I think across all cancer patients, 50% to 60% is certainly too high. In the case of thyroid carcinoma, we are certainly at over 90% of patients who should receive radionuclide therapy; in the case of prostate carcinoma or neuroendocrine tumors in the course of the disease, we also have high percentages. I cannot speak exactly for the situation in Russia; it is always a question of how many therapy facilities are available in a country in order to be able to care for patients nationwide. Here in Germany, we are in the favorable situation of having facilities like ours (in Berlin-Buch) for our patients in practically every federal state, so that we can say that we can make these therapies available to all our patients if they are indicated.

I know that this is different in other countries, and this also leads to the fact that we like to cooperate with colleagues in other countries, especially in Russia, in order to make it possible for patients from there to receive this therapy if it is indicated.

• Please tell us about nuclear medicine diagnostics. To what extent does the PET/CT procedure increase the accuracy of the diagnosis compared to CT or MRI? What other imaging modalities do you use?

This is a very important question. If we stay with tumor diseases, pure CT is actually the standard procedure here. MRI is additionally performed for specific questions, for example, in the case of prostate carcinoma or the presence of liver metastases.

PET/CT is a complementary procedure, it does not replace CT or MRI. We supplement CT with PET (positron emission tomography). This is a functional procedure where we detect metabolism. Here we are able to detect tumor metabolism with high sensitivity, which is not possible with CT or MRI. The combination of PET and CT is particularly charming, because CT of course excellently depicts the anatomy of the patient, PET depicts the metabolism of the tumors, and with both methods together we can detect tumor foci in the patient's body with a very high degree of accuracy and, thanks to the additional information, describe very precisely where this tumor is located and thus describe the environment very precisely to the surgeons, the radiation therapists, thus improving the planning of the radiation therapy and the planning of the operation. The so-called therapy control that we achieve in this way helps our colleagues from other disciplines to simplify the therapeutic procedure.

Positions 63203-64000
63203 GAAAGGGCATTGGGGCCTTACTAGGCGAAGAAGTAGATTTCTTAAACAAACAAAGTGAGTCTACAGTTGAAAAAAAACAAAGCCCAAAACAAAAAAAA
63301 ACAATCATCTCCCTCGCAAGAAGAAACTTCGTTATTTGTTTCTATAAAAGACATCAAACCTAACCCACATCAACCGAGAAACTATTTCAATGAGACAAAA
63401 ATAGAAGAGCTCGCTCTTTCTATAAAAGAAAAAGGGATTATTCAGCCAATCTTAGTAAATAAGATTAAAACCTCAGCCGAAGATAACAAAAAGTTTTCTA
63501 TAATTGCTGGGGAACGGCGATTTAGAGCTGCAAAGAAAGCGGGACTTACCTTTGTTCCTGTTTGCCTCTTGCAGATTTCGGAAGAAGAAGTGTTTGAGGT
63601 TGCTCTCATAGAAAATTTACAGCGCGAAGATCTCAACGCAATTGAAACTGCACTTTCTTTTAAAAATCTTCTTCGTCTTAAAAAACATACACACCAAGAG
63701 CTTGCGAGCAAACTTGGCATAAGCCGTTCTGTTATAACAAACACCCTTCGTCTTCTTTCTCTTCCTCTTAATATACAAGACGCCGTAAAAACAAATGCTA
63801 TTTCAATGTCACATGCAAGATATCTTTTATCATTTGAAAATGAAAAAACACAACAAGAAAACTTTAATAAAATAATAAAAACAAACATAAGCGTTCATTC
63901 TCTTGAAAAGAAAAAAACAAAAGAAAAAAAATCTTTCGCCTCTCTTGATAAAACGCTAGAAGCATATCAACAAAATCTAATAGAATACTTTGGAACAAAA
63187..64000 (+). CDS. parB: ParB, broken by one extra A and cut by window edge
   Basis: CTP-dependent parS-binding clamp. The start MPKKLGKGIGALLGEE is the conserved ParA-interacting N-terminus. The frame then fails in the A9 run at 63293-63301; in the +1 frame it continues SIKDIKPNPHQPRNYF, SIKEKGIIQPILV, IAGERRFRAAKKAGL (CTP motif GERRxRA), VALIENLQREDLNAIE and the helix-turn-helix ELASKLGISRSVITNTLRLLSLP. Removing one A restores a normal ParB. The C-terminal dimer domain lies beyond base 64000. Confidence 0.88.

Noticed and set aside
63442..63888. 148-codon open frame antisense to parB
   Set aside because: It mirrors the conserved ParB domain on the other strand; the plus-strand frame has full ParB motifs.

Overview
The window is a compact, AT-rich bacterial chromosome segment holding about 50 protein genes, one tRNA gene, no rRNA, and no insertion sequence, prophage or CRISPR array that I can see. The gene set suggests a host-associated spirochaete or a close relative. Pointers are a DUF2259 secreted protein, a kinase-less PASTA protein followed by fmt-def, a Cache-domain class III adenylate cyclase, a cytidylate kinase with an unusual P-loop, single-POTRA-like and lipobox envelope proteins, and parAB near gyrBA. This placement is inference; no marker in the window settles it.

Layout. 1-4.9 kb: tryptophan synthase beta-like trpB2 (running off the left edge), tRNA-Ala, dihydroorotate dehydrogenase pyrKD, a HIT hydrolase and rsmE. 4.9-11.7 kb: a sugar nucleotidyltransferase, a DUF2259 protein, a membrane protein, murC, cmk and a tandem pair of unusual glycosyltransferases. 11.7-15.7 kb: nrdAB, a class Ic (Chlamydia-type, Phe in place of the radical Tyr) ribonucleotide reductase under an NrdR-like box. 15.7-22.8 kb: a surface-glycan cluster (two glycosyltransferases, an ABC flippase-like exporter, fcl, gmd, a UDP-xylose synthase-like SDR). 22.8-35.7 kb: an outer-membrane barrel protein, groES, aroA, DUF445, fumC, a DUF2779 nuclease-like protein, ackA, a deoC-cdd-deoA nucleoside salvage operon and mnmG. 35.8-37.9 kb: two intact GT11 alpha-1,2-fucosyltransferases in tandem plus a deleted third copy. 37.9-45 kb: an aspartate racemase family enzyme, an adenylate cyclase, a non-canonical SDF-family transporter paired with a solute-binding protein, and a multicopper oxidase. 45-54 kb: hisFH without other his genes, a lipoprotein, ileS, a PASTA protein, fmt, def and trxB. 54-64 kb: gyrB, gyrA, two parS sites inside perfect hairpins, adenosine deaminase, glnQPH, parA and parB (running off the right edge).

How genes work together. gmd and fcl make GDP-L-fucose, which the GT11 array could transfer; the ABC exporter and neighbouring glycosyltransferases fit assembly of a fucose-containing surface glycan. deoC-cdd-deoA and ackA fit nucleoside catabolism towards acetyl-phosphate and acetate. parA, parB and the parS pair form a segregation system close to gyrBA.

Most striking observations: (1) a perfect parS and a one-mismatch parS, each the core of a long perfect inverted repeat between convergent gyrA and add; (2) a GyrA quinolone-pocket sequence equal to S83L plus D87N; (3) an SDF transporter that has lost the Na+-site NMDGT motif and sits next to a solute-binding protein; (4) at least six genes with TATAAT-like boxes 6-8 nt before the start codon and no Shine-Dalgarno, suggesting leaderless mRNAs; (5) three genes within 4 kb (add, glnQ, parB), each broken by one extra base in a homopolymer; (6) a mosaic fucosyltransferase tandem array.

I mentioned this before, we picture the tumor metabolism and see the patient's entire body. In tumor disease, it is very important to examine the entire body as part of what is called "staging" to see how spread out the tumor disease is. 

Let's imagine the following situation: 

If a patient not only has a primary tumor, for example a colon tumor, and in addition would already have metastases in the liver and other organs, then the therapy must of course be different than if there is only a colon tumor. In that case, the patient would be operated on first. But if there are already metastases, then perhaps chemotherapy is a better therapy. And you can find all that out exactly with the PET/CT procedure.